Crisp Summer Deals From Down Under

I've been without my Canon Rebel for the past week or so, so you're going to have to settle for a few grainy, low-light iPhone shots every now and again. We snuck in a little New Zealand staff tasting this morning to sample the new vintages from our most-beloved direct import producers. Our man Ryan Woodhouse (who as you know from this blog is absolutely killing it at the moment) was on hand to take us through some of the selections. I finally gave up trying to rank my favorites about halfway down the list. "What's the point?" I whispered to my co-worker Joe, "They're all so ridiculous for the money."

If you're in need of some patio pounders, these wines are begging to be refridgerated and consumed immediately:

2014 Dog Point Sauvignon Blanc Marlborough $16.99 - This is made by the guy who founded Cloudy Bay. It's basically a better version of Cloudy Bay for $10 less a bottle. Nuff said, right? Super crisp, lots of citrus, and all bio-organically farmed.

2014 Alkoomi Estate "Old Vine - Black Label" Riesling Frankland River Western Australia $16.99 - Unbelievably racy with tons of flinty, petrol notes. You would think this is classic German-style trocken, but it's not. It's a crazy deal from Western Australia, a region that lately has been making more good white wine than just about anywhere on the planet. Bone dry. So dry your teeth will hurt.

2014 TWR (Te Whare Ra) "Toru" White Blend Marlborough $18.99- Made from aromatic varietals (predominately Gewurztraminer) this little blend refreshing white will wash away all your troubles. Sauvignon Blanc and Gris round out the backend. We've been waiting for years to build up TWR enough before bringing this in. A staff favorite.

2014 TWR (Te Whare Ra) Chardonnay Marlborough $24.99 - The TWR Sauvignon Blanc has been the best SB we've carried for the last year. Now the 2014 Chardonnay has arrived, and I think it might be the best Chard we now carry. Crisp, with minerality and a bit of richness from oak, it drinks like a fine white Burgundy. Absolutely stunning.

Those are just my four favorites! Then you've got all the reds, too! If I had to choose one it would be the Te Mata "Awatea". It's like a $50 bottle of Bordeaux for $25.

2013 Te Mata "Awatea" Bordeaux Blend Hawkes Bay $24.99 - Lush and soft, like it's already been matured for a few years, with dark-fruited goodness and textures of earth and spice on the mid-palate. If you're going out for steak and you need a well-priced bottle that drinks perfectly right off the bat (no decanting) then this is the guy for you.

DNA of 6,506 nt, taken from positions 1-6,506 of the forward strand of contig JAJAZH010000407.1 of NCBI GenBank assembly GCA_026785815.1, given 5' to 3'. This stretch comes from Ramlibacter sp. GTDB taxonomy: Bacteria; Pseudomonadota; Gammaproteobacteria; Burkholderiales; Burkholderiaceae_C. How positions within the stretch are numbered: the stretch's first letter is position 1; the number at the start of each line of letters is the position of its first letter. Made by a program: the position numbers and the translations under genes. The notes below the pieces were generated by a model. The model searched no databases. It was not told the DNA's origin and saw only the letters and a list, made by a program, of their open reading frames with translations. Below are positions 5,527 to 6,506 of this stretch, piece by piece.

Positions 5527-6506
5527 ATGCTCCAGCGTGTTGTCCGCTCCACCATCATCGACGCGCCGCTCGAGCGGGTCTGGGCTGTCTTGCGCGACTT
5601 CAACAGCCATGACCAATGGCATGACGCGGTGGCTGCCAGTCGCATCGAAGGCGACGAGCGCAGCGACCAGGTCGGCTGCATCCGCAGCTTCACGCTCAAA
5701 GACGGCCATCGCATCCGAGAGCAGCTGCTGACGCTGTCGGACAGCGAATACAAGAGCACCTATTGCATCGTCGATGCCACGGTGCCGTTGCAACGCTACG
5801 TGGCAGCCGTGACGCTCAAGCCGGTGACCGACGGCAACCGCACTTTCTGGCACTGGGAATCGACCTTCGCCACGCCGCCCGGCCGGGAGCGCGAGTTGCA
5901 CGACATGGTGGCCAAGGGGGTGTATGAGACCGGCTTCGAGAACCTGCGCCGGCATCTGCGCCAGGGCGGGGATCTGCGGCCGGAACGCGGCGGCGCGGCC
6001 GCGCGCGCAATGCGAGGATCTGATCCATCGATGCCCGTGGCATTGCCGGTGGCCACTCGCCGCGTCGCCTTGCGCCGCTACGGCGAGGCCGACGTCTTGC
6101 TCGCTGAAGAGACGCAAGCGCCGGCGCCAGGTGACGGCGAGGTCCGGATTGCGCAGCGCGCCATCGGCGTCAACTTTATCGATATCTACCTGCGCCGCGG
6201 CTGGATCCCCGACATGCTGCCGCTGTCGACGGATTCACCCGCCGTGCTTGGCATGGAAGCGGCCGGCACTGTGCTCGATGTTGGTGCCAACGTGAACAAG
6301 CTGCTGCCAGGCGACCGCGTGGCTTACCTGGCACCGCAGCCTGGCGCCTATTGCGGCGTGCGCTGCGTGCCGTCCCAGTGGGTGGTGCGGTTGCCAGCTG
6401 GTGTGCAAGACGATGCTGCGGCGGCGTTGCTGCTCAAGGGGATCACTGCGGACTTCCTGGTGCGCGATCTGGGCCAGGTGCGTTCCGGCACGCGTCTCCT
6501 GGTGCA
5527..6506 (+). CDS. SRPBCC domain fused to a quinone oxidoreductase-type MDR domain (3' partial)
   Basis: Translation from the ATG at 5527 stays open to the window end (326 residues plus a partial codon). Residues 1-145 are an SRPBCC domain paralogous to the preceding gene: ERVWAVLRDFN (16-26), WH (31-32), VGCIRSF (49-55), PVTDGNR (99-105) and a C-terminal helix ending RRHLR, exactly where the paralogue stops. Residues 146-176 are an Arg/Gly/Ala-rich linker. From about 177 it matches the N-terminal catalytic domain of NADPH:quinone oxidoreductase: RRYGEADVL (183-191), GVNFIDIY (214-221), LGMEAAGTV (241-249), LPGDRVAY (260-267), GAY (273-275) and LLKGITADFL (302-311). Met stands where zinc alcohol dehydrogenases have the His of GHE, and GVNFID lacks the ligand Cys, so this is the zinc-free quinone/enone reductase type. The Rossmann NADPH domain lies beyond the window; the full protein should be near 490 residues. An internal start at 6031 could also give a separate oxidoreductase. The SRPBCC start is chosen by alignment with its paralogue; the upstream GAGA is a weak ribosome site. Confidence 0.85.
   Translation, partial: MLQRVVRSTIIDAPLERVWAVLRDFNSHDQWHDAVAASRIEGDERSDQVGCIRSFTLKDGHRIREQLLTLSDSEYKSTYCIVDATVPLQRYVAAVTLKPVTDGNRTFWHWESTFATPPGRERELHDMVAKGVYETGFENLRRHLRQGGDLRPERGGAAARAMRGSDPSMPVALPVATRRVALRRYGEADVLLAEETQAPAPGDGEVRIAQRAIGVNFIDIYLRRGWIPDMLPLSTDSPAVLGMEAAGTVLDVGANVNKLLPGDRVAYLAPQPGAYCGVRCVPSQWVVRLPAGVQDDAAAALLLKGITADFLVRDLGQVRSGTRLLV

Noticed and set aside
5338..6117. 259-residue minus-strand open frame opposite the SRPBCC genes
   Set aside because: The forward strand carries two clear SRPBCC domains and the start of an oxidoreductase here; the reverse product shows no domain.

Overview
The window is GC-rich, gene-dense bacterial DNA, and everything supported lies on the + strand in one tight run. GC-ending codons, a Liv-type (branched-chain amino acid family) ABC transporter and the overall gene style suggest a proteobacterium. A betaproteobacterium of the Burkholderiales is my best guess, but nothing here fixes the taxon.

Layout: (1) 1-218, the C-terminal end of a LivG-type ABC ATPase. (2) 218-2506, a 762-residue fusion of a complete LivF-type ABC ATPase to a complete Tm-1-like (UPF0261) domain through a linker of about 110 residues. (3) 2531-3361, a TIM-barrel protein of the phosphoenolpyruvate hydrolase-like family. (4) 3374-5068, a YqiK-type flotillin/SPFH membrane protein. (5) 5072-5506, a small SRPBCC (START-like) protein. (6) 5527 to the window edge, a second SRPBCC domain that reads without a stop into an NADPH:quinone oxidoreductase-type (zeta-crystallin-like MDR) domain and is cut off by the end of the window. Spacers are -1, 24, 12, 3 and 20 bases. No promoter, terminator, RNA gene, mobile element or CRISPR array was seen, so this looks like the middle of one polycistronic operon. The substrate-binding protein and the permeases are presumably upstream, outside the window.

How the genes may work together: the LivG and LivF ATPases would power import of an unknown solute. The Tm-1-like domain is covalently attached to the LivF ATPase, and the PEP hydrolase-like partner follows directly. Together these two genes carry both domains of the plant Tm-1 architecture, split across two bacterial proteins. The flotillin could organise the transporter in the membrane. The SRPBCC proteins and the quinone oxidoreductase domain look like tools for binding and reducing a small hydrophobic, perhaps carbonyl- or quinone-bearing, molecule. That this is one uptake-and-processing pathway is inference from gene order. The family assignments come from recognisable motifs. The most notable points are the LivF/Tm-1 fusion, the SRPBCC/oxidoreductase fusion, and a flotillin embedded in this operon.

You have to try these wines to believe them. It's getting difficult for me to drink anything else than what Ryan Woodhouse tells me to drink. Click on the links and read the press. It's not just us.

-David Driscoll


West Side

In a lot of ways, going to an art museum is like going to a fine wine store. There are lots of people looking stoically at the wall; some who understand what they're looking at, and others who do not. There are quiet students with backgrounds in art history, taking in the subtle nuance of each piece, while loud tourists with no patience say things like, "I don't get what the big deal is" and grumble to one another. There are professorial pedants working the room, announcing their interpretation to anyone who will listen, while others check self-consciously to see what the "experts" are looking at, in constant fear of missing out on something better. It was quite a scene at the new Whitney Museum this morning (now located in the super hip Meatpacking District). I saw a guy looking at this black square in the modernist section and he was just baffled. "This is art?" he asked his wife incredulously. It sounded a lot like an email I received from a customer earlier in the day about one of K&L's many delicious (or not so delicious, in this customer's opinion) spirits. Everyone has different tastes!

There's a great bar and cafe on the top floor that looks out over the Hudson, all the way down to the Freedom Tower and the Statue of Liberty. It's a great place to get a drink on a warm summer day.

While wandering our way back down Bleeker Street, we sat down on a bench (mainly due to exhaustion) while we tried to figure out a place to eat nearby. Right across the street was a cute-looking patio where a pair of women seemed to be greatly enjoying a meal. They were oohing and ahhing away. "Let's just go there," I said to my wife, not wanting to spend much more time on the search. How bad could it be?

Baker & Co. advertises itself as a "wine and beer house", but to me that's a gross understatement of what's really going on there. Sure, there's a pretty good wine and beer list, but this place is all about the food. Our lunch was like a fucking fireworks show of hit after hit; a veritable explosion of flavor in each bite as we moved through the courses.

The croquettes on the appetizer menu are to fucking die for (that's two F-bombs already). Fried rice balls with mozzarella inside, topped with black truffle purée, and a bit of watercress for a garnish. We about fell over ourselves. It's not like we've never had arancini before, it's just that these were on another level. I'm seriously considering going back in a few hours just to order another plate with a glass of prosecco.